Conference Coverage

Apremilast appears to have multiple, lasting benefits in psoriatic arthritis


 

AT RHEUMATOLOGY 2014

LIVERPOOL, ENGLAND – Further evidence that apremilast has multiple and sustained effects in psoriatic arthritis for at least 1 year were reported at the British Society for Rheumatology annual conference.

Data from two of the phase III studies that make up the PALACE (Psoriatic Arthritis Long-term Assessment of Clinical Efficacy) clinical trials program showed that the oral phosphodiesterase 4 inhibitor continued to suppress disease activity and improved pain and physical functioning associated with the skin and joint condition.

In the PALACE 1 (Psoriatic Arthritis Long-term Assessment of Clinical Efficacy 1) trial, 75 of 119 (63%) patients treated with apremilast 20 mg twice daily and 71 of 130 (55%) patients treated with apremilast 30 mg twice daily still had an American College of Rheumatology 20% (ACR20) response at 52 weeks.

Corresponding 52-week data from the PALACE 3 trial showed ACR20 responses in 56% of 116 patients and 62% of 127 patients for the two doses of apremilast, respectively. ACR50 and ACR70 were achieved by 25%-30% of patients, and 9%-10% achieved an ACR70.

Apremilast is marketed by Celgene as Otezla and gained approval from the Food and Drug Administration for the treatment of adults with active psoriatic arthritis in March. The FDA approval came with a caution that patients’ weight should be monitored regularly and that there had been increased reports of depression.

The long-term safety data from these two PALACE trials, however, showed no new safety concerns, according to the studies’ authors. The most common side effects seen were as reported previously and included diarrhea, nausea, and headache.

PALACE 1 and PALACE 3 were designed to assess the efficacy and safety of apremilast versus placebo in patients who had active psoriatic arthritis despite treatment with conventional nonbiologic disease-modifying antirheumatic drugs (nbDMARDs) with or without additional biologic treatment.

For inclusion in the trials, patients had to have disease duration of at least 6 months, meet Classification of Psoriatic Arthritis (CASPAR) criteria, and have three or more tender or swollen joints involved. Patients enrolled in PALACE 3 also had to have skin involvement, with at least plaque psoriasis of 2 cm in size or larger.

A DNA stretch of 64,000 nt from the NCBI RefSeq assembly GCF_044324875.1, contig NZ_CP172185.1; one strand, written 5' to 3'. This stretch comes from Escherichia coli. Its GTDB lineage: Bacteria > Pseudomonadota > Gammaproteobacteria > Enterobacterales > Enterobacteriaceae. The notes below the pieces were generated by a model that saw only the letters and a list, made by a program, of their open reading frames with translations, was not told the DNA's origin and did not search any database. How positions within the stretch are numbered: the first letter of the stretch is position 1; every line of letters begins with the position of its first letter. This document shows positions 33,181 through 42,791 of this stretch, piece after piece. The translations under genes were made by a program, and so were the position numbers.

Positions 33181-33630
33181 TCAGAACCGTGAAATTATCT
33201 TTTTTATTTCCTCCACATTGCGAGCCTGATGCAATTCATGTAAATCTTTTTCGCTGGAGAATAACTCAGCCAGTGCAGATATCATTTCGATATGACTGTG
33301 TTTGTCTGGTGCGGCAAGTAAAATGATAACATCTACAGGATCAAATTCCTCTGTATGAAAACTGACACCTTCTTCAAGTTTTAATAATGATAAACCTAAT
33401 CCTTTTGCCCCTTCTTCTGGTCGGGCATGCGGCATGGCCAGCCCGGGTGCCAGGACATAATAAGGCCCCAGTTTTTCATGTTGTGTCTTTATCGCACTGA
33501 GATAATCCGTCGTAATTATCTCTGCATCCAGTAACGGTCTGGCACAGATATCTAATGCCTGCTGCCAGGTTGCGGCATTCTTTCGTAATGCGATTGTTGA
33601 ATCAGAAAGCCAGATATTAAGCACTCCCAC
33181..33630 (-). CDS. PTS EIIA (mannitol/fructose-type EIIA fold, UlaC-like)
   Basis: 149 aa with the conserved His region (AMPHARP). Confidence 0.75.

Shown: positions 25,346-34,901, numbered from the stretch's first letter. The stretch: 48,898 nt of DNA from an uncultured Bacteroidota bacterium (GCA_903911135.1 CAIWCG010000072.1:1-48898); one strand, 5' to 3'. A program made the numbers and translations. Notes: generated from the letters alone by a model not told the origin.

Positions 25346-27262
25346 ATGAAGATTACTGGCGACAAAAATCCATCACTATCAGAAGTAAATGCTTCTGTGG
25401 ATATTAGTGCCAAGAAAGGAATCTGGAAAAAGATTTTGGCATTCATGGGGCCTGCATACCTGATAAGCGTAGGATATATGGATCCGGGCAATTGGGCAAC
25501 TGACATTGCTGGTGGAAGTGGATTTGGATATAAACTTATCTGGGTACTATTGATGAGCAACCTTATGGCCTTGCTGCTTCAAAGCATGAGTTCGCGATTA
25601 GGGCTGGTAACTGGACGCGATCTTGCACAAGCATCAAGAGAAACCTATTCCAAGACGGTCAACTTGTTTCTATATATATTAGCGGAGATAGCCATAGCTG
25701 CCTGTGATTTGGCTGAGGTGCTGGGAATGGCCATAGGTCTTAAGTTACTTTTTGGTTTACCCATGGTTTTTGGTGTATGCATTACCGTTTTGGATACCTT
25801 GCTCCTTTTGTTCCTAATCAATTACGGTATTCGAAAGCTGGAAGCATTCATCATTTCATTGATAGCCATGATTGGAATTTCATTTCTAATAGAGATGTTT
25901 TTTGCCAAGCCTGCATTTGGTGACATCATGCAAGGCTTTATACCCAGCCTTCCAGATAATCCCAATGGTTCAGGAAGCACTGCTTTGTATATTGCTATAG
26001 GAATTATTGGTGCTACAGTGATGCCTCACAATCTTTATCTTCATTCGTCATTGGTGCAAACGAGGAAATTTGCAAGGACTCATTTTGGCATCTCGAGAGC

A total of 504 patients were enrolled into PALACE 1 (Ann. Rheum. Dis. 2013;72[Suppl. 3]:163) and 505 into PALACE 3 and initially randomized to twice-daily treatment with placebo or one of two doses of apremilast for 24 weeks. At this point, all patients in the placebo arm who had not already been rerandomized to active treatment were randomized to apremilast 20 mg or 30 mg. Patients originally randomized to active therapy continued with their treatment if they continued to respond.

"I think what comes out of these [data], and looking over time, is that the effect is sustained with all the caveats that go with that because, of course, people only stay on [the drug] if they are doing well," PALACE 3 investigator Dr. Christopher Edwards observed in an interview.

Dr. Edwards, who is a clinical rheumatologist at University Hospital Southampton, England, noted that the statistical power of long-term extension studies is perhaps a little less robust than the initial study phases, but that these long-term data from the PALACE trials do seem to show that the effects of treatment with apremilast are sustained and maybe even that the effect size improves slightly over time.

Physical function, assessed via the Health Assessment Questionnaire–Disability Index (HAQ-DI), was improved with apremilast treatment in both the PALACE 1 and PALACE 3 trials. In the latter trial, mean change in HAQ-DI scores at 16 weeks declined by 0.13 and 0.19, compared with baseline values in the apremilast 20-mg and 30-mg groups. In contrast, scores increased by 0.07 in the placebo group. Over the following year, HAQ-DI scores continued to improve, with the mean change in scores from baseline crossing the threshold of –0.30, which many think signifies a clinically meaningful change, Dr. Edwards explained.

HAQ-DI scores in PALACE 1 at 52 weeks were a respective –0.369 and –0.318 in the 20-mg and 30-mg groups, and at the 16-week assessment point, they had been –0.20 and –0.24, respectively, and –0.09 for placebo.

Furthermore, in the PALACE 3 trial, 29%-39% of patients treated with apremilast achieved a 75% improvement in skin involvement, assessed via the Psoriasis Area and Severity Index (PASI) at 1 year. PASI50 was achieved in 49%-54%.

Dr. Edwards observed that some of the additional data now available from PALACE 3 showed that there was a beneficial effect of apremilast on enthesitis and dactylitis – two unique features of psoriatic arthritis that are often not treated by the use of the nbDMARDS, such as methotrexate and sulfasalazine.

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